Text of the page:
Furthermore, since Horus was called "Iusa/Iao/Iesu"76 the "KRST," and Krishna/Christna was called "Jezeus," centuries before any Jewish character similarly named, it would be safe to assume that Jesus Christ is just a repeat of Horus and Krishna, among the rest. According to Rev. Taylor, the title "Christ" in its Hebraic form meaning "Anointed" ("Masiah"77) was held by all kings of Israel, as well as being "so commonly assumed by all sorts of impostors, conjurers, and pretenders to supernatural communications, that the very claim to it is in the gospel itself considered as an indication of imposture . . ."78 Hotema states that the name "Jesus Christ" was not formally adopted in its present form until after the first Council of Nicea, i.e., in 325 C.E.79

In actuality, even the place names and the appellations of many other characters in the New Testament can be revealed to be Hebraicized renderings of the Egyptian texts.

As an example, in the fable of "Lazarus," the mummy raised from the dead by Jesus, the Christian copyists did not change his name much, "El-Azar-us" being the Egyptian mummy raised from the dead by Horus possibly 1,000 years or more before the Jewish version.80 This story is allegory for the sun reviving its old, dying self, or father, as in "El-Osiris."81 It is not a true story.

Horus's principal enemy - originally Horus's other face or "dark" aspect - was "Set" or "Sata," whence comes "Satan."82 Horus struggles with Set in the exact manner that Jesus battles with Satan, with 40 days in the wilderness, among other similarities.83 This is because this myth represents the triumph of light over dark, or the sun's return to relieve the terror of the night.

"Jerusalem" simply means "City of Peace," and the actual city in Israel was named after the holy city of peace in the Egyptian sacred texts that already existed at the time the city was founded. Likewise, "Bethany," site of the famous multiplying of the loaves, means "House of God," and is allegory for the "multiplication of the many out of the One."84 Any town of that designation was named for the allegorical place in the texts that existed before the town's foundation. The Egyptian predecessor and counterpart is "Bethanu."85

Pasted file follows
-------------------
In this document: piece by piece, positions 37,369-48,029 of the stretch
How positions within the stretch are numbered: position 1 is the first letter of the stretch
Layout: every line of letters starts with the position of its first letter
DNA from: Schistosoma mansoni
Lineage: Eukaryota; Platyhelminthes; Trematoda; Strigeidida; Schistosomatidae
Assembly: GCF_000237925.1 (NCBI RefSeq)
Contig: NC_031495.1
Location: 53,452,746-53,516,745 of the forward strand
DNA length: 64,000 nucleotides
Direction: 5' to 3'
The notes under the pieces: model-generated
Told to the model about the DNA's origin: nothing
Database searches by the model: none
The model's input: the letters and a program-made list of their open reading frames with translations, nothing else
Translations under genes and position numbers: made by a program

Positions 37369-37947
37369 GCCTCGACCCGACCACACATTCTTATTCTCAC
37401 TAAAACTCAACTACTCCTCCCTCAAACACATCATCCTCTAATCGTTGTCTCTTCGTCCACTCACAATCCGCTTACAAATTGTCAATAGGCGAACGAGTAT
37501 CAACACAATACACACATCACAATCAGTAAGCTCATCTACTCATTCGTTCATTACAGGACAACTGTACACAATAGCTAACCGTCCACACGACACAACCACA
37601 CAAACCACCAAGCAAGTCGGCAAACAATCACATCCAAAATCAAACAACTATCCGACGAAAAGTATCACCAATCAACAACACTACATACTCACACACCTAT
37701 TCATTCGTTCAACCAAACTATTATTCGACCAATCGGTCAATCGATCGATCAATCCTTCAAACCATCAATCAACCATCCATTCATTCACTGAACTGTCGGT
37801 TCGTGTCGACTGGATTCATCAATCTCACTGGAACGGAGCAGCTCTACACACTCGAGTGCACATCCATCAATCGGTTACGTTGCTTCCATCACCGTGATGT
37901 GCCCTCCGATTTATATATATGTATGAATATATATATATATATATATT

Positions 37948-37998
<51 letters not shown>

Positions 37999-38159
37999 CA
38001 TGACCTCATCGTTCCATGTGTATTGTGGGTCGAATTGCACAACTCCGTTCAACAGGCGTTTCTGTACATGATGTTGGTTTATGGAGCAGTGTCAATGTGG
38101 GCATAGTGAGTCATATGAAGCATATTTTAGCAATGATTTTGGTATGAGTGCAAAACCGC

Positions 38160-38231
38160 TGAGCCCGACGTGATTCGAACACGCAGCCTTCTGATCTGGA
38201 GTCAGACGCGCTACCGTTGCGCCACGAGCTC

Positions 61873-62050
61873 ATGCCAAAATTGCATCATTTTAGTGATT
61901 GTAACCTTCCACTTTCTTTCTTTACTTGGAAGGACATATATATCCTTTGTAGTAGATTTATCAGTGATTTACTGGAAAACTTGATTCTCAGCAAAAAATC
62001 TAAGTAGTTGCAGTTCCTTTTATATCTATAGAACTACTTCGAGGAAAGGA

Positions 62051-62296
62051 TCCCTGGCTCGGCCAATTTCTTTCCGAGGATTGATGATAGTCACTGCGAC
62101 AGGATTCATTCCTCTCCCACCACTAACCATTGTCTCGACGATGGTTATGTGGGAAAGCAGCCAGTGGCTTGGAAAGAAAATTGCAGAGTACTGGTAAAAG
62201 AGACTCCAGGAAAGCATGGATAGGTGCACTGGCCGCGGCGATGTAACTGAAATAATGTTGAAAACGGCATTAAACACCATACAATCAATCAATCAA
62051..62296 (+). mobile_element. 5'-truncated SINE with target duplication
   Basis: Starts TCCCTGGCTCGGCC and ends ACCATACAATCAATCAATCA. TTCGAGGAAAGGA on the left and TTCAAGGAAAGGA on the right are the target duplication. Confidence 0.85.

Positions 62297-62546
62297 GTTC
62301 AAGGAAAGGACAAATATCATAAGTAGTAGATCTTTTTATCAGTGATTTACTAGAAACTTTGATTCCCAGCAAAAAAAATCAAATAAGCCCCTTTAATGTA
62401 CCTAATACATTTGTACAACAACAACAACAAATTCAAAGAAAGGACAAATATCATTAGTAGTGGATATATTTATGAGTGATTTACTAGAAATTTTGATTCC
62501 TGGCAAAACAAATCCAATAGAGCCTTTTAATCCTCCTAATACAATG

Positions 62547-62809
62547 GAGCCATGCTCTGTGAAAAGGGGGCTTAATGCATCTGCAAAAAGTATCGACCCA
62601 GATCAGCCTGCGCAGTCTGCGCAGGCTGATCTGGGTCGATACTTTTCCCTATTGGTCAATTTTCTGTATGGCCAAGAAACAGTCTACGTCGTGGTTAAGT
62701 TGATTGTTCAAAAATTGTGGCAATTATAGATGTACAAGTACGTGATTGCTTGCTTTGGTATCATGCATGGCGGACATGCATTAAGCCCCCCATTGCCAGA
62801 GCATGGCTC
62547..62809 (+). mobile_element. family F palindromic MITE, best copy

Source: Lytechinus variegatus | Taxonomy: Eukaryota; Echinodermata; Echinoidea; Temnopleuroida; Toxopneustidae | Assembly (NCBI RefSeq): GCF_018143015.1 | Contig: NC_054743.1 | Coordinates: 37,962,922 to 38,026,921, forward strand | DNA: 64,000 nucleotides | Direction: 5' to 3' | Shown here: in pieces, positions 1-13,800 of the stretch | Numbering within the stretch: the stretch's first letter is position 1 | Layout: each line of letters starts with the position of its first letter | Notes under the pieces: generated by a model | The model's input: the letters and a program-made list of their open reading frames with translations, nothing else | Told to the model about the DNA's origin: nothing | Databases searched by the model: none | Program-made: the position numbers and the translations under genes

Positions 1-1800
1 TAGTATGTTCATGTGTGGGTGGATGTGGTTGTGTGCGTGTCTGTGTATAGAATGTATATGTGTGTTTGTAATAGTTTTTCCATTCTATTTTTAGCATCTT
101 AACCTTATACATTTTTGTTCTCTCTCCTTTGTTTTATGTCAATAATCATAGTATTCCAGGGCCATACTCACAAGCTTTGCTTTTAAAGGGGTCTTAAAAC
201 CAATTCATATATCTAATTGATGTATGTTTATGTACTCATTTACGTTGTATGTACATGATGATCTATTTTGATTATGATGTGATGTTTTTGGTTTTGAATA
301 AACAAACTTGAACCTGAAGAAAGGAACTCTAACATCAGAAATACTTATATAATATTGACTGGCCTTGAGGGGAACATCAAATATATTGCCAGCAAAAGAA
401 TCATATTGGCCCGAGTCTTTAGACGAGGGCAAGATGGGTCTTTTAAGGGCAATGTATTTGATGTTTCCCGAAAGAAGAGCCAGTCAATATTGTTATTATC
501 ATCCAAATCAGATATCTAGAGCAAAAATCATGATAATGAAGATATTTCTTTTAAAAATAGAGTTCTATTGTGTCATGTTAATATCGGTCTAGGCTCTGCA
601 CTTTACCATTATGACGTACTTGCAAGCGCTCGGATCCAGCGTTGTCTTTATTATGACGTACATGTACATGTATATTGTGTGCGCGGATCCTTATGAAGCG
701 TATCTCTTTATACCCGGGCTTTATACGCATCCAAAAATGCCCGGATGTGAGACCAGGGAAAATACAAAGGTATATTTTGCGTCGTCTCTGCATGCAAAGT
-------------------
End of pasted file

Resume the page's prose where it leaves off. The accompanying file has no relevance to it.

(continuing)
The Book of Revelation is Egyptian and Zoroastrian
One can find certain allegorical place names such as "Jerusalem" and "Israel" in the Book of Revelation. Massey has stated that Revelation, rather than having been written by any apostle called John during the 1st Century C.E., is a very ancient text that dates to the beginning of this era of history, i.e. possibly as early as 4,000 years ago.86 Massey asserts that Revelation relates the Mithraic legend of Zarathustra/Zoroaster.87 Hotema says of this mysterious book, which has baffled mankind for centuries: "It is expressed in terms of creative phenomena; its hero is not Jesus but the Sun of the Universe, its heroine is the Moon; and all its other characters are Planets, Stars and Constellations; while its stage-setting comprises the Sky, the Earth, the Rivers and the Sea." The common form of this text has been attributed by Churchward to Horus's scribe, Aan, whose name has been passed down to us as "John."88

The word Israel itself, far from being a Jewish appellation, probably comes from the combination of three different reigning deities: Isis, the Earth Mother Goddess revered throughout the ancient world; Ra, the Egyptian sungod; and El, the Semitic deity passed down in form as Saturn.90 El was one of the earliest names for the god of the ancient Hebrews (whence Emmanu-El, Micha-El, Gabri-El, Samu-El, etc.), and his worship is reflected in the fact that the Jews still consider Saturday as "God's Day."91

Indeed, that the Christians worship on Sunday betrays the genuine origins of their god and godman. Their "savior" is actually the sun, which is the "Light of the world that every eye can see." The sun has been viewed consistently throughout history as the savior of mankind for reasons that are obvious. Without the sun, the planet would scarcely last one day. So important was the sun to the ancients that they composed a "Sun Book," or "Helio Biblia," which became the "Holy Bible."91a

The "Patriarchs" and "Saints" are the Gods of Other Cultures
When one studies mythmaking, one can readily discern and delineate a pattern that is repeated throughout history. Whenever an invading culture takes over its predecessors, it either vilifies the preceding deities or makes them into lesser gods, "patriarchs" or, in the case of Christianity, "saints." This process is exemplified in the adoption of the Hindu god Brahma as the Hebrew patriarch Abraham.92 Another school of thought proposes that the patriarch Joshua was based on Horus as "Iusa," since the cult of Horus had migrated by this period to the Levant. In this theory, the cult of Joshua, which was situated in exactly the area where the Christ drama allegedly took place, then mutated into the Christian story, with Joshua becoming Jesus.93 As Robertson says, "The Book of Joshua leads us to think that he had several attributes of the Sun-god, and that, like Samson and Moses, he was an ancient deity reduced to human status."